Cigarette Burns (2005)
Directed by: John Carpenter Written by: Drew McWeeny and Scott Swan Starring: Norman Reedus, Udo Kier, Christopher Redman, Chris Gauthier, Zara Taylor
In this episode, Jimmy Sweetman ventures out to locate a rare film print called “La Fin Absolue du Monde”. The film once shown has been known to drive its audience into a crazed frenzy before the theater goes up in flames. He finally discovers that the film does live up to its reputation and the results are quite shocking. (from tv.com)
“Those who do not learn from history are doomed to repeat it.”
This phrase is often tossed around as an admonition to learn from your mistakes so as to prevent yourself from making them again. To hear some people talk, you’d think that the worst possible sin would be to continue to make those same mistakes over and over again. But what if there was something worse? What if you not only continued to make those mistakes but also managed to use history to make them worse?
Not including algebra, calculus or any other numeric discipline longer than four letters, I’m inclined to agree with that statement. Life can throw you all kinds of unexpected craziness – even under the most mundane and seemingly predictable circumstances. Math, on the other hand, is fairly consistent. Two and two will always equal four – no surprise there. However, there are occasions where life imitates math when all the pieces of an equation add up to the same thing every time.
Literary history and Hollywood go together like… well, like two things that go together particularly well. With the exceptions of perhaps Hemingway and Hunter S. Thompson, writers lead notoriously uninteresting lives. Thoreau may very well have plucked the phrase “quiet desperation” from his own life to describe the life of your average writer. So, for Hollywood to attempt to mine the life of a writer – in this case, the godfather of American Horror, Edgar Allen Poe – for an early summer popcorn muncher, they must have something special on their hands.
If you can’t have good actors, have a good story. If you can’t have good actors or a good story, have good effects. If you can’t have good actors, a good story or good effects, have a good gimmick.
And when all else fails, have boobs – lots and lots of boobs.
The horror genre has a long history of using gimmicks to get people into the theaters. Most likely, these saw their halcyon days back in the late 1950s but even today, we appreciate the lure of the gimmick – whether it is the earnest whisper of “Based on a true story,” or the promise of terrifying found footage. The latter – the found footage film – is everyone’s darling these days but even it’s starting to show signs of wear; much like a bow-legged streetwalker after the fleet’s been in port for two weeks.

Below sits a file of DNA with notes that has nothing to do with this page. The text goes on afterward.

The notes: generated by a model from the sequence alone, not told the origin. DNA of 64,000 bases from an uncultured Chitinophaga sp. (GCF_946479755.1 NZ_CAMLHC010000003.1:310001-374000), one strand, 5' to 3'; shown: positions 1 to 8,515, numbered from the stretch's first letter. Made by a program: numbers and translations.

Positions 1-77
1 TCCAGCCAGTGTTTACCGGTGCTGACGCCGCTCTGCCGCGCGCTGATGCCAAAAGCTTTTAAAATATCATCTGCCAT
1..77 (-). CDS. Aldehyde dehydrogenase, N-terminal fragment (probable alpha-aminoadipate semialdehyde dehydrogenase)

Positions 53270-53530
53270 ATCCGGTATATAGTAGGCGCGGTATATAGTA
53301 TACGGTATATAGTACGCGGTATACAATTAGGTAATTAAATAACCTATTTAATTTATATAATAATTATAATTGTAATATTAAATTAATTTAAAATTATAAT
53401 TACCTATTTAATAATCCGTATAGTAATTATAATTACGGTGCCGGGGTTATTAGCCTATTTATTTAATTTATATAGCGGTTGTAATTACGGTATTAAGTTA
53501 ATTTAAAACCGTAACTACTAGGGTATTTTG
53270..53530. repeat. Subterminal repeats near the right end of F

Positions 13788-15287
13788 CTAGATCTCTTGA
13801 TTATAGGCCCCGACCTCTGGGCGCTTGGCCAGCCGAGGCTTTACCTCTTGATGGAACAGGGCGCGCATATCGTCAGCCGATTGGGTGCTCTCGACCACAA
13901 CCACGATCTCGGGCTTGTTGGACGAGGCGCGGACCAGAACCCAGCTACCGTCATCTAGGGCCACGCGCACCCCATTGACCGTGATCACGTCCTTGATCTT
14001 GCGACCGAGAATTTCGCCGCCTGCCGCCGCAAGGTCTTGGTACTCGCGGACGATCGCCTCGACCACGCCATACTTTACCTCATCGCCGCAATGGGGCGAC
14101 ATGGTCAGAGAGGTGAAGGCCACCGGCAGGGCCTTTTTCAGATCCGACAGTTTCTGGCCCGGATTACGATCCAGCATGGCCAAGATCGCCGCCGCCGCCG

How about a real-time horror movie?
It seems to work for “Silent House”.
For those who live in and around the Dallas area, you might think that growing up in Oak Cliff is a lot like growing up somewhere just outside of downtown Bagdad. While I can’t necessarily speak for the conditions today, I can say it wasn’t as bad as some might expect. We would play in the schoolyard, climb trees and engage in some friendly games of “Oak Cliff freeze tag” – which involves a lot more rock throwing that regular freeze tag. However, there was one thing we didn’t do and that was go anywhere near the old Ravina Mansion.
While scrolling through the horror titles on Netflix the other day I came across Intruder. Just from browsing over the description I found two things that intrigued me enough to hit play. Right off I was interested at the thought of a slasher flick taking place in a grocery store. Not something you see everyday. Continue reading “INSTANT REVIEW: ‘Intruder’”
I’m sure I’m not the first person to say that but I will tell you to carve that in stone. Be it in work, play, life or love; it’s just one of those universal truths. And while we’re on the subject, let’s add this little nugget onto that list: the stories of H.P. Lovecraft are difficult to adapt to film. There may be some of you snickering at that remark because you know the vast amounts of understatement I just used. For those who haven’t clambered aboard the Lovecraft bandwagon, please allow me to explain. Lovecraft’s favorite themes had to do with the vastness of infinity and how unknowable it was to mankind’s limited existence. Often, his protagonists would encounter something so mind shattering that it could not be described, explained or even named.
Now try filming that on a typical Hollywood budget.
And not even a big typical budget, but the below ten million dollar budget usually relegated for horror films – which with the current popularity of the cinéma vérité movement in horror, that number is probably closer to just one million dollars. Especially since Hollywood and mainstream audiences demand spectacle from their movies: you have to show the monster. Unnameable and unshowable usually lead you straight to unfilmable.